NUSA DUA, Indonesia (AP) — It’s not easy being Elon Musk. That was the message the new Twitter owner and billionaire head of Tesla and SpaceX had for younger people who might seek to emulate his entrepreneurial success. “Be careful what you wish for,” Musk told a business forum in Bali on Monday when asked what an up-and-coming “Elon Musk of the East” should focus on. He also touched briefly on criticism of his stewardship of Twitter since he took it over for $44 billion last month. Musk was speaking at the B-20 business forum ahead of a summit of the Group of 20 leading economies taking place on the Indonesian resort island. He joined the conference by video link.

Israel rushes to protect marine life as Mediterranean warms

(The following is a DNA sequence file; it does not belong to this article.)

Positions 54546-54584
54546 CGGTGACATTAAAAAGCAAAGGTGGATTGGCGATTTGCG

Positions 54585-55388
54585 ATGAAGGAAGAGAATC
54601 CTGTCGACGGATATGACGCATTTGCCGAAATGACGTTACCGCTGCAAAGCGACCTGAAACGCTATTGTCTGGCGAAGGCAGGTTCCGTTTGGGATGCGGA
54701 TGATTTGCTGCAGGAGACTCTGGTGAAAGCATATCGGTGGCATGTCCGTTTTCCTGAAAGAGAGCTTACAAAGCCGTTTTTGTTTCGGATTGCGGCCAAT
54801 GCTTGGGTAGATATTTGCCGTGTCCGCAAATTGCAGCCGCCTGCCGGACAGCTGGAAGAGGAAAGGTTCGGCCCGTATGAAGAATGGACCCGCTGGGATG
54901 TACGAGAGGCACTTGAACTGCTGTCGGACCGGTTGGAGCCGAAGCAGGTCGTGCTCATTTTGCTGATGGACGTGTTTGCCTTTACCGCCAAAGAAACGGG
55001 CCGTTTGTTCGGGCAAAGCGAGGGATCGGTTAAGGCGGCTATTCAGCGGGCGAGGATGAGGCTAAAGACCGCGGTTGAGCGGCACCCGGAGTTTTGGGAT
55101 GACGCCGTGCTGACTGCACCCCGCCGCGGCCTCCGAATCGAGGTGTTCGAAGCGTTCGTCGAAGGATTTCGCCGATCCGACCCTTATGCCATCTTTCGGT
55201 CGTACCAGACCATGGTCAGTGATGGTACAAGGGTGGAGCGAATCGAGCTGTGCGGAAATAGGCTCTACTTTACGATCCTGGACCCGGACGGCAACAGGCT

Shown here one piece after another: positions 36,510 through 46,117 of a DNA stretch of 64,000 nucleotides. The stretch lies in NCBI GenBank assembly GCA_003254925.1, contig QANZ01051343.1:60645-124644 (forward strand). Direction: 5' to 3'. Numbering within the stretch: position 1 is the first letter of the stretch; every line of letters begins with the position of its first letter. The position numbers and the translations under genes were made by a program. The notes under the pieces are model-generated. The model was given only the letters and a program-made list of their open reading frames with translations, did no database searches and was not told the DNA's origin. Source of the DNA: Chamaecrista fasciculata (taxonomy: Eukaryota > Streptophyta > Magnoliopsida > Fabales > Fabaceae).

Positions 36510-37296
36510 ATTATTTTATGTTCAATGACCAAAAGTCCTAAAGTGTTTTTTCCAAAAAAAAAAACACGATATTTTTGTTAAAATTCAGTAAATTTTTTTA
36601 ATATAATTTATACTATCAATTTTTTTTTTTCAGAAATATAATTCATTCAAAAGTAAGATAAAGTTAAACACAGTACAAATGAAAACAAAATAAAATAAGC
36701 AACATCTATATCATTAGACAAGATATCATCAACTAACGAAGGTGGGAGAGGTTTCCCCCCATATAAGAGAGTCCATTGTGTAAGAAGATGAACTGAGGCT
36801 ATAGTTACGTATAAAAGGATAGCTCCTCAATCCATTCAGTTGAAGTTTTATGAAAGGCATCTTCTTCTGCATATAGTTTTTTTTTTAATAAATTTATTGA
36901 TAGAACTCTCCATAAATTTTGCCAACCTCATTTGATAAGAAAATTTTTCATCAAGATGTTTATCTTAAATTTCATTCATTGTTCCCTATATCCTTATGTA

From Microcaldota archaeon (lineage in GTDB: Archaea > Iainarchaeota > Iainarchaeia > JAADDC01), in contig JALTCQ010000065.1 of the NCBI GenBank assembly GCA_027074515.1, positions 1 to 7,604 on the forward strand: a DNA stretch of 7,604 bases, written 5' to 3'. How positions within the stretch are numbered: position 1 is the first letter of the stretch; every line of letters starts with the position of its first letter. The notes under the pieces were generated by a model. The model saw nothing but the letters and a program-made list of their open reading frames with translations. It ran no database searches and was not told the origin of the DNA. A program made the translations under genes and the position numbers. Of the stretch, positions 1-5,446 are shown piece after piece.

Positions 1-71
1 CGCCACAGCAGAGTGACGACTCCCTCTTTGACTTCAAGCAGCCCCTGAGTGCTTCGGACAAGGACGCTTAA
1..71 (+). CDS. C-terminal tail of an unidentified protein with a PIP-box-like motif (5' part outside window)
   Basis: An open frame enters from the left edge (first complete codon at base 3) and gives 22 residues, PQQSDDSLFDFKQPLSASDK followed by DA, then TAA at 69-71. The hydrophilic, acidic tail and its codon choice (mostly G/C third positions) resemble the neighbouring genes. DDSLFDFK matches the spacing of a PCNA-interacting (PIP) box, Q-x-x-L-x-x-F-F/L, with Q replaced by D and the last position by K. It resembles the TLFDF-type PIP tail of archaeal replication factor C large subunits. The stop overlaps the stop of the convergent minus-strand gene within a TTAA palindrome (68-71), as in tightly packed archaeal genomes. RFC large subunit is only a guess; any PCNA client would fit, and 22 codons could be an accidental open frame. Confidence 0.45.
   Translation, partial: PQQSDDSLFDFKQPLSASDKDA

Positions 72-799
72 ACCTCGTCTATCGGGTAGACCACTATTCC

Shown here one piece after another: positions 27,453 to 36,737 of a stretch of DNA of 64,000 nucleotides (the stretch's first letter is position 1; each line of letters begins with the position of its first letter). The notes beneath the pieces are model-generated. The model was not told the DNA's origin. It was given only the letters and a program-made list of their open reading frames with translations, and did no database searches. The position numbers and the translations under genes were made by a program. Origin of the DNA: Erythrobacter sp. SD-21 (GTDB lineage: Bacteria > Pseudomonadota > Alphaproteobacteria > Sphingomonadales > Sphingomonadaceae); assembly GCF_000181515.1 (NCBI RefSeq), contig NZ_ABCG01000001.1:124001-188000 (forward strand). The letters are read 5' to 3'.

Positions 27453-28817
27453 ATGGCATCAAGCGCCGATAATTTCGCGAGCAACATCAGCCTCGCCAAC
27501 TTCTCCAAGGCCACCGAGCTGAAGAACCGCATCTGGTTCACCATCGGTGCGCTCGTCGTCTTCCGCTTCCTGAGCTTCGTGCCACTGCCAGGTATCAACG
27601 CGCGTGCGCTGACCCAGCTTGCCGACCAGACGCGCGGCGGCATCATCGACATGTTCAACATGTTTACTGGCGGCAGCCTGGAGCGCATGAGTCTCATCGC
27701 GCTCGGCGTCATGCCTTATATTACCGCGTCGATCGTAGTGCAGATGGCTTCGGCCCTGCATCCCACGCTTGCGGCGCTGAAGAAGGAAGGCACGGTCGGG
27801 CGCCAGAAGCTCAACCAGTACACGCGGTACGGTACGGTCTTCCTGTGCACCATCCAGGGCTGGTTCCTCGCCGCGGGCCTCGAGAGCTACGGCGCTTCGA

ROSH HANIKRA MARINE RESERVE, Israel (AP) — Israel is blazing forward with a plan to protect sections of its 118-mile Mediterranean coastline, a measure experts say is crucial to maintain biodiversity and shield ecosystems from humanity. Rosh Hanikra Marine Reserve is the centerpiece of this effort, providing what scientists believe can be a blueprint for rescuing seas ravaged by pollution, overfishing and climate change. Since 2019, Israel has increased the marine protected areas where commercial fishing, drilling and sewage runoff are prohibited from roughly 0.3% of its Mediterranean coastal waters to around 4%. Another roughly 4.5% are earmarked for protection. While those measures fall short of the international target of 10% by 2020, it shows Israel has started taking the issue more seriously.